Montenegro and the unspoken threat

There was public outrage when the finance minister, Edward Scicluna, described the government of Malta as the victim of the Montenegro wind farm scam that this website has exposed. Yet, he is right. In a way. Just not in the way he meant it.

To understand why, remember this. If this deal is as corrupt as it looks, Malta is a victim twice over. Malta was robbed – and was made an accomplice of the robbers, making it subject to blackmail.

The evidence strongly indicates that Enemalta paid far more than it needed to for its share of the Mozura wind farm project. Enemalta admitted it paid €10.3 million for the Mozura acquisition only two weeks after another company had purchased the shares for €3.5 million.

At the end of a series of complicated transactions, Yorgen Fenech’s secret company 17 Black pocketed an extra €4.6 million (or possibly €4.8 million). At around the same time, the financial advisers of Konrad Mizzi and Keith Schembri wrote emails stating that the latter’s Panama companies expected to receive up to €2 million from 17 Black.

The basic outline of events follows a pattern similar to that of the Electrogas deal:

(1) The people of Montenegro end up paying three times the market price for the energy generated by this project.

(2) As with the Electrogas deal, you have an international consortium whose members are hidden in an array of disguises. Aspects of the deal remain shrouded in mystery.

(3) The protagonists of the deal include Fenech, Mizzi and Turab Musayev, very close to Azerbaijan’s corrupt ruling family and an executive of a subsidiary of SOCAR, Azerbaijan’s State oil company. Joseph Muscat is also highly visible, though he denies deep involvement.

(4) A business partner and close friend of the President of Montenegro ends up with a generous cut.

(5) The consortium now owning the wind farm, and pocketing the above-market rate profits, is led by the Chinese State.

As a result of the suspicious transactions, Enemalta paid three times more for its shares than they were worth two weeks earlier. It’s this part of the deal that the prime minister, Robert Abela, has described as disgusting. It’s this part that led Scicluna to describe the government as victim.

People were right, however, to be outraged by Scicluna’s remark. The mysterious transactions strongly suggest the government could only have been robbed thanks to an accomplice on the inside. An insider would have to be a high official. We still have to determine just how high.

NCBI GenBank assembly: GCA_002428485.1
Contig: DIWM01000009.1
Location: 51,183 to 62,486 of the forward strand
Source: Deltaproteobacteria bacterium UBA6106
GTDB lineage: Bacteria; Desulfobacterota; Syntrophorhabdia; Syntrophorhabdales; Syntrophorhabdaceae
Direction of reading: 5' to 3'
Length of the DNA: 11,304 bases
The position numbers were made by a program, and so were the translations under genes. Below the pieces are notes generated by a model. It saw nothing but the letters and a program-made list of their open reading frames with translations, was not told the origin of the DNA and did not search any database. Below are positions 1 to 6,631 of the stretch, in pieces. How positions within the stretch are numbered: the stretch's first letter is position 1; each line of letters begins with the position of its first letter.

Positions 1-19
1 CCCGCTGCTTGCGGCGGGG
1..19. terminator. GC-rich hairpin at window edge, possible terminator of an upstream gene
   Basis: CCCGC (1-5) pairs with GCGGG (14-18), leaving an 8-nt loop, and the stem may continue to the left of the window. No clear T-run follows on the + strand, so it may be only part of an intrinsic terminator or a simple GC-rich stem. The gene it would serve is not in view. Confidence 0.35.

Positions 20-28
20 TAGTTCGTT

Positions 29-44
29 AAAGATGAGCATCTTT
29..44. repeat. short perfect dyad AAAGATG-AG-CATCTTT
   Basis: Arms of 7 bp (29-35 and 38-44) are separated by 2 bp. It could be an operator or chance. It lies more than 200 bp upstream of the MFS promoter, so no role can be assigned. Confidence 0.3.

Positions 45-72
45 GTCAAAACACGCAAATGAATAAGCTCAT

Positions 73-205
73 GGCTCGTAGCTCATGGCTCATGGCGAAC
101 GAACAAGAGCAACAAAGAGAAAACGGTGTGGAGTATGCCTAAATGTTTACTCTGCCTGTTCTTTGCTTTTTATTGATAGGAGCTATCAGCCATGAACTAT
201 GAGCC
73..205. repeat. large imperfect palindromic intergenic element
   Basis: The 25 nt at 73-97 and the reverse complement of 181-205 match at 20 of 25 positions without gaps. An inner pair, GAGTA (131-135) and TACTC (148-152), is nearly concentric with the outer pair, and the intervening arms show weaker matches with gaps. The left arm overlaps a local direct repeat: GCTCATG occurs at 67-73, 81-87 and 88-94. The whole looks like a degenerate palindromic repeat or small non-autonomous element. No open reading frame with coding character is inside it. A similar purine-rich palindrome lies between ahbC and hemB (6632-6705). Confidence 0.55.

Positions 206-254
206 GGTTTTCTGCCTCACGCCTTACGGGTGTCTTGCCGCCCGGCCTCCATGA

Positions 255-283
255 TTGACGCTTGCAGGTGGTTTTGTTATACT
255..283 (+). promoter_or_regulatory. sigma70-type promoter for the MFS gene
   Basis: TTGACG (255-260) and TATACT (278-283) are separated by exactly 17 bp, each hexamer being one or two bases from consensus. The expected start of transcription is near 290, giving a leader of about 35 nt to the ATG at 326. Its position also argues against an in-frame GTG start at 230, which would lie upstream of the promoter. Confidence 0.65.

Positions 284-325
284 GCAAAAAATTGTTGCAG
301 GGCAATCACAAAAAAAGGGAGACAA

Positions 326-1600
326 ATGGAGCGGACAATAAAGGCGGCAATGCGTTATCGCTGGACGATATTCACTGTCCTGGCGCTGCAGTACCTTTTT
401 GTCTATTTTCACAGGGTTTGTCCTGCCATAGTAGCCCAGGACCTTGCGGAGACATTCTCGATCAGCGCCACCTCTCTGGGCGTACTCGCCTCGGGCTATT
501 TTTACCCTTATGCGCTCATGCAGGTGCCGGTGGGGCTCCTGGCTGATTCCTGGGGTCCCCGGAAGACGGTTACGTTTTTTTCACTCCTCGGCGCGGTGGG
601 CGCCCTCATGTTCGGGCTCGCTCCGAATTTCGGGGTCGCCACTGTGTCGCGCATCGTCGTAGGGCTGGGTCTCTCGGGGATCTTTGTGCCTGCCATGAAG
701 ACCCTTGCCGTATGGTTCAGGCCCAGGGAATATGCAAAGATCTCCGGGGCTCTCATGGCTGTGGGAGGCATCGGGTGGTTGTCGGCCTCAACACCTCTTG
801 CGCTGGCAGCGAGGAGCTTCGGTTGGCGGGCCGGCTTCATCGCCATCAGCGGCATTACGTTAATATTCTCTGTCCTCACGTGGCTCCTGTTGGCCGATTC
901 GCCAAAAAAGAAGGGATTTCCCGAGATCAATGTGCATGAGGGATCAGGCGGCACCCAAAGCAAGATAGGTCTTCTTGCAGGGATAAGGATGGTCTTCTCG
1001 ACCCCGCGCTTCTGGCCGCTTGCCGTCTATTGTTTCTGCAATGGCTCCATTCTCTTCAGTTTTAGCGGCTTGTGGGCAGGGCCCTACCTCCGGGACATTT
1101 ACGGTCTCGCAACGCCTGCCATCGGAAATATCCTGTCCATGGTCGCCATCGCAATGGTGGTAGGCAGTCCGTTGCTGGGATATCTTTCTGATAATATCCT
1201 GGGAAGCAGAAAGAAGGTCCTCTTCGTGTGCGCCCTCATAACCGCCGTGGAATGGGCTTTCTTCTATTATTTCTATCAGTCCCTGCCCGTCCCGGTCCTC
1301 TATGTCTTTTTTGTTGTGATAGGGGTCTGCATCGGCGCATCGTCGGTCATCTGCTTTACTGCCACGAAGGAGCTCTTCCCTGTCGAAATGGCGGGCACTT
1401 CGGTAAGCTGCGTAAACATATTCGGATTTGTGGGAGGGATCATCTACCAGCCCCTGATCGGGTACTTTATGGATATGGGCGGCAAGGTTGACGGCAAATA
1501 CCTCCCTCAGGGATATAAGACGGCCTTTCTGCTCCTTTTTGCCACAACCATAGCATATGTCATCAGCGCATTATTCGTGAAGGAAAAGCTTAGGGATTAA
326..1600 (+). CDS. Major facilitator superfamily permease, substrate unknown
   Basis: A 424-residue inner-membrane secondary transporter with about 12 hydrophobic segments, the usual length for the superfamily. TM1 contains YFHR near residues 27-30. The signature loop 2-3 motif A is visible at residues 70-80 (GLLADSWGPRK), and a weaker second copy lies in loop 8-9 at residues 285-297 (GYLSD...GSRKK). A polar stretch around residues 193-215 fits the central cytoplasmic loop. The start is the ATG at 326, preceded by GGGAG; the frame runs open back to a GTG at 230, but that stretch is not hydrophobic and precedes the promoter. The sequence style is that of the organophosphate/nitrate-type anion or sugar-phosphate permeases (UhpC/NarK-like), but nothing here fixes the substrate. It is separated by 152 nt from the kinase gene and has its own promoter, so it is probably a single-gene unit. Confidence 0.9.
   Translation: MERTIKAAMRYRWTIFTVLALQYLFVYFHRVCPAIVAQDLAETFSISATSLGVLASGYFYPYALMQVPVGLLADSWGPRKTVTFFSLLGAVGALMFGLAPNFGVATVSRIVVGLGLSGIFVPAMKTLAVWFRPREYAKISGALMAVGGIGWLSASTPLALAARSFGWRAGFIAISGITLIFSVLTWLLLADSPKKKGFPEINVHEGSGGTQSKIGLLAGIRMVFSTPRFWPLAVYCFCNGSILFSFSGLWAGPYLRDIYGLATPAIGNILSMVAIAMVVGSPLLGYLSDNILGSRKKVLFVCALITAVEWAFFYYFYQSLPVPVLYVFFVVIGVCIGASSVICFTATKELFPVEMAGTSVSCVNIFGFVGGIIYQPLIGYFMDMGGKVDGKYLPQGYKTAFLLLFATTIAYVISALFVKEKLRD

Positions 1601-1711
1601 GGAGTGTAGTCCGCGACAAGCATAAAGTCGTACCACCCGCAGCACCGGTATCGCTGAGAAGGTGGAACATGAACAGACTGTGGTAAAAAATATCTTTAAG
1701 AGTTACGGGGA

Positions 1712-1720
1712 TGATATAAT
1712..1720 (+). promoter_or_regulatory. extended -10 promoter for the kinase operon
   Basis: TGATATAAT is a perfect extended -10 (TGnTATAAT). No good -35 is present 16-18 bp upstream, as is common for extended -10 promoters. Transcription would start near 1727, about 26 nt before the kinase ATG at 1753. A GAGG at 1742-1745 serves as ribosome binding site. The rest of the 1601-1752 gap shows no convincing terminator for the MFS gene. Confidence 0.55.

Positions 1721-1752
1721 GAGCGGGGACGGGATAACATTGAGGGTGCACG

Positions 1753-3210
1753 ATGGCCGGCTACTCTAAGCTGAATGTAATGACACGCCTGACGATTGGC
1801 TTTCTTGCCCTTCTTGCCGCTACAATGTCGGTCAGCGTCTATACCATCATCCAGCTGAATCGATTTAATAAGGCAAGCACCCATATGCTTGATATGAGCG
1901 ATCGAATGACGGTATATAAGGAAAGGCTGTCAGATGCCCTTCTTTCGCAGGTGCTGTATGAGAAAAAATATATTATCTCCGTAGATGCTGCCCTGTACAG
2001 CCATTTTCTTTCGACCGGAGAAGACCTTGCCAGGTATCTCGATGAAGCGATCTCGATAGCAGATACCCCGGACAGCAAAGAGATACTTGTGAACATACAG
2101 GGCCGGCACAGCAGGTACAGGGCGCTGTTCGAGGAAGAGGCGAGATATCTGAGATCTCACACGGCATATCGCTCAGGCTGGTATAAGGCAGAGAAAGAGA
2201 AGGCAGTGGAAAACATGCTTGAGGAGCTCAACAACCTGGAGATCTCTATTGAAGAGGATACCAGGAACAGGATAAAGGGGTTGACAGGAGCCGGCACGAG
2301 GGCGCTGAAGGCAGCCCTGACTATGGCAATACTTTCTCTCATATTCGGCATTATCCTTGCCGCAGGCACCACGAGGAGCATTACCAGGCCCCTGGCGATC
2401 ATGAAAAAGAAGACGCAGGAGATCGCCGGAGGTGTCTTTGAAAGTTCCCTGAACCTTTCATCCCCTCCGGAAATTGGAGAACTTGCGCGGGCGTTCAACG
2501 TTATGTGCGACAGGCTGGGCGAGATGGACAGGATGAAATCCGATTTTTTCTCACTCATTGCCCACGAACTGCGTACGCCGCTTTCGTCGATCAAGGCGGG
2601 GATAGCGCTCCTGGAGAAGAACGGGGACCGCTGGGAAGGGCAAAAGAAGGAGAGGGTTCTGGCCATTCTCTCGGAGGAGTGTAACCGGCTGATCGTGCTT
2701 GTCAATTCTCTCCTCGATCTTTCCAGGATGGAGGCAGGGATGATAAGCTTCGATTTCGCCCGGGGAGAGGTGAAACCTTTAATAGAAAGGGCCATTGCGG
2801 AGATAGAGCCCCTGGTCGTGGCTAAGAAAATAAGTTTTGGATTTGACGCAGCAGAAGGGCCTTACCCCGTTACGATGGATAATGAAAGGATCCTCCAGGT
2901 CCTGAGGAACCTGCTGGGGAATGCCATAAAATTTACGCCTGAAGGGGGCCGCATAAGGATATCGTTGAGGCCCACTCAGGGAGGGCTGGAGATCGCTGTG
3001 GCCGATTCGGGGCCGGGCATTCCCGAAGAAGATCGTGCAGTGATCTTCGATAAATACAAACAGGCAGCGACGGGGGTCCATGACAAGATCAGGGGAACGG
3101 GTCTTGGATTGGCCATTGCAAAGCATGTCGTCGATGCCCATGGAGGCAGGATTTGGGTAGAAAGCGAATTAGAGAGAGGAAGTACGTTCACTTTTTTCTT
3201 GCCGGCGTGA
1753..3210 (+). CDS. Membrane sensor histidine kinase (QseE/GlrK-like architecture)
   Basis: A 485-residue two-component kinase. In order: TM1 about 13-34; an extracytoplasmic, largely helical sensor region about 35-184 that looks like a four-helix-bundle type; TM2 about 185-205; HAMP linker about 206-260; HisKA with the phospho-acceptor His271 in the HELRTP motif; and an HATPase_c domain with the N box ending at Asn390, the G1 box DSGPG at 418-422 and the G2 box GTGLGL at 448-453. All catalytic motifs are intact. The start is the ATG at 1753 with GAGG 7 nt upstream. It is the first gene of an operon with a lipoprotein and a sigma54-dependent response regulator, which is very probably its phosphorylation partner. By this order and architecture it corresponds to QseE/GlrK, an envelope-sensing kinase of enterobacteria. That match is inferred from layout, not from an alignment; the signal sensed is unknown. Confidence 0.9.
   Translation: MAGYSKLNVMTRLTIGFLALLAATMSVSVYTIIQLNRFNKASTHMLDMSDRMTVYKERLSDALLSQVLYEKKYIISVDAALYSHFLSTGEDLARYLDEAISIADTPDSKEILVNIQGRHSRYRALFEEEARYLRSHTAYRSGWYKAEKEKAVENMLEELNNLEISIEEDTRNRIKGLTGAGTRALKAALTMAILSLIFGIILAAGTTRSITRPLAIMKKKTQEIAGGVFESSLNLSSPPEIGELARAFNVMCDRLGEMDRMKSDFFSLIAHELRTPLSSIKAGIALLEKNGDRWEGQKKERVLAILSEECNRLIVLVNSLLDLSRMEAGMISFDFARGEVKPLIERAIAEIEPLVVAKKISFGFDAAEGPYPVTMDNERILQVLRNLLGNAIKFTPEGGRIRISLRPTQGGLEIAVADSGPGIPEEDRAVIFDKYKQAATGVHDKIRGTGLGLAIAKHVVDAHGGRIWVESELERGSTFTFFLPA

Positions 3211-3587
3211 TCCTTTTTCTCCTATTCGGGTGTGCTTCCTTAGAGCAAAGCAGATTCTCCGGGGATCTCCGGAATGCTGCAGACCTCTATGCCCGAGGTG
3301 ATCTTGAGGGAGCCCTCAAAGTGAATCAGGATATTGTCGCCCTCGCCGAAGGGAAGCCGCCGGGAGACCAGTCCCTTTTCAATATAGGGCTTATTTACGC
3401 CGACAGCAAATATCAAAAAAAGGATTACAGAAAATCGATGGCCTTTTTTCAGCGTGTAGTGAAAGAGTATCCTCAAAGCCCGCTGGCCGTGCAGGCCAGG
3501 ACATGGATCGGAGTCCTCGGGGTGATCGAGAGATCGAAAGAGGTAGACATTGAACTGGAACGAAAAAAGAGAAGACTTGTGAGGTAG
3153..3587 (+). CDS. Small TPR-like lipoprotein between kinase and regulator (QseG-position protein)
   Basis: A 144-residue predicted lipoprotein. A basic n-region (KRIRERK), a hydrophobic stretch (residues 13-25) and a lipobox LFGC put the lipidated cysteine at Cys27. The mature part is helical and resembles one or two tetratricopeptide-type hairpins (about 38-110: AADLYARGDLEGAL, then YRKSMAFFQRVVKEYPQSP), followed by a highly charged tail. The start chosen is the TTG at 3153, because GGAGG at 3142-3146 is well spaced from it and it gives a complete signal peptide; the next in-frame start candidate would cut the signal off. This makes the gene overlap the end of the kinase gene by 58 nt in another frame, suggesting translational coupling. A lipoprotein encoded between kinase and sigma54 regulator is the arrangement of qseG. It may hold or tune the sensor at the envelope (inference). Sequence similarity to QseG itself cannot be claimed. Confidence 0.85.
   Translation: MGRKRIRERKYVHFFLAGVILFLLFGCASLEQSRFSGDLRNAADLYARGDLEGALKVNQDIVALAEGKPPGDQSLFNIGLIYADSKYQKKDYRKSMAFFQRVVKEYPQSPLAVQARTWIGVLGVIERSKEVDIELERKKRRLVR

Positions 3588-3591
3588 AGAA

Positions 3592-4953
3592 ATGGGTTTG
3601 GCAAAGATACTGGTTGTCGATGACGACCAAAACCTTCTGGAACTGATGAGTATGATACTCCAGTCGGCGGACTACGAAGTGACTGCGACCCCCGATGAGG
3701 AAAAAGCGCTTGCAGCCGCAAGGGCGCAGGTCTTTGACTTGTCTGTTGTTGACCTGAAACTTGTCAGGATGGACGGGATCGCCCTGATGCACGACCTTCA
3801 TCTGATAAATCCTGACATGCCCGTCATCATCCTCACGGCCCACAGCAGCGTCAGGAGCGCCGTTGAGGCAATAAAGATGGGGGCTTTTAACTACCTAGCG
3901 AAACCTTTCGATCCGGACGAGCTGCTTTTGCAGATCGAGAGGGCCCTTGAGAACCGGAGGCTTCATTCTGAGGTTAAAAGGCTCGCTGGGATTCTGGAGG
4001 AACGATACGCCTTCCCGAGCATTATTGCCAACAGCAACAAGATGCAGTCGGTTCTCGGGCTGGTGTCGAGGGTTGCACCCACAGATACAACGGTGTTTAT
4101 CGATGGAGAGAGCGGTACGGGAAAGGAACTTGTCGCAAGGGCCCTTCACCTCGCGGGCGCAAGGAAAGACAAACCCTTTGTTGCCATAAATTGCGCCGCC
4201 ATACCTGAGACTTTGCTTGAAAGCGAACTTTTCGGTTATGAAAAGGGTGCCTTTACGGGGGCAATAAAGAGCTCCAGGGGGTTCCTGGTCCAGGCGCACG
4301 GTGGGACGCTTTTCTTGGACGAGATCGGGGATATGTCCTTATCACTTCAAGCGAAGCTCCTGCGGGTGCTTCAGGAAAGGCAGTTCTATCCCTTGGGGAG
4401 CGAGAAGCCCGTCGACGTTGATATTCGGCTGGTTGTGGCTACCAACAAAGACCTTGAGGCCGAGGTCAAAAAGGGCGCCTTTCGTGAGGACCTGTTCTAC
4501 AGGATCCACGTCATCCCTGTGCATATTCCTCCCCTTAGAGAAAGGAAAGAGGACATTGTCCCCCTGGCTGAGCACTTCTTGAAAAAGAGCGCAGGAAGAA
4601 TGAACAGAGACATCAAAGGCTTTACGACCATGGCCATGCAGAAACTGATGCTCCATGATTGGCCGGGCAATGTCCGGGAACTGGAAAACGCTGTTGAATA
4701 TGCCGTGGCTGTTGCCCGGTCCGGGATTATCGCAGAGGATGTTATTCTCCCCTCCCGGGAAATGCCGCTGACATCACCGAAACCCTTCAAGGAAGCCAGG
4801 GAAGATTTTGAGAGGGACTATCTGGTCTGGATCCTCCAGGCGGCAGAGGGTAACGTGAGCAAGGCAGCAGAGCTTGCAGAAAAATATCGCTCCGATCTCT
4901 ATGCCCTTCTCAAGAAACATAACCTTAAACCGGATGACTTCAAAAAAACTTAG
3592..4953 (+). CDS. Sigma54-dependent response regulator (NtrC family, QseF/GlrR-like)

However, even if the government’s top representatives in this deal – Muscat and Mizzi – were sleepwalking, that’s such gross negligence that it still qualifies as complicity of sorts.

It takes a nerve to describe the government as victim. Its then leaders bear responsibility for the scam – either by leaving the door to Malta’s coffers insecure or by actually letting the robbers in.

The deal, however, has a second aspect. Enemalta may have been cheated in the share price; but those are shares in what looks like a corrupt deal. In Montenegro, questions are even being raised as to whether Enemalta may have participated in tax fraud – by under declaring its costs.

It’s not just Enemalta that participated. The Maltese State participated in the ceremonies in which the deal was officially celebrated. It was represented by our then prime minister (Muscat) and two Cabinet ministers, Mizzi and Carmelo Abela, in his role as foreign minister (there is not the slightest whiff that Abela’s involvement was anything other than ceremonial).

The Maltese State participated in a deal featuring three other States, all with a well-deserved reputation for systemic corruption right at the top: Montenegro, Azerbaijan and China.

If this deal was as corrupt as it seems, then Malta was used as a Trojan horse (or getaway driver, if you like) in the heist. The State may have been roped in by individuals; but it’s still compromised.

Even if Muscat and Mizzi are innocent of criminal intent, they would still be politically responsible for compromising Malta and its reputation. It is in this sense that Scicluna is right to say the State (he said ‘government’) is the victim here.

To allow this situation is in itself disgraceful. But the truth could be even worse. If a member of our government was involved with criminal intent, then they were also subject to blackmail – by three States with plenty of reasons to need an EU Member State to act on their behalf within the Union.

What about our government now, under a different prime minister? In principle, it shouldn’t be subject to blackmail. If there was wrongdoing by former members of government, they can simply be prosecuted.

Except it’s not so simple. What if a prosecution led to an earthquake within Labour, such that it shook the government itself? Such a prosecution could end up sawing off the branch on which the government sits.

That is the true full force of the Montenegro scandal. It’s not just about our government looking like it was robbed. It’s about our government, even now, being potentially subject to a conflict of loyalties and blackmail by rogue States.

Read the investigation on the Montenegro deal here.


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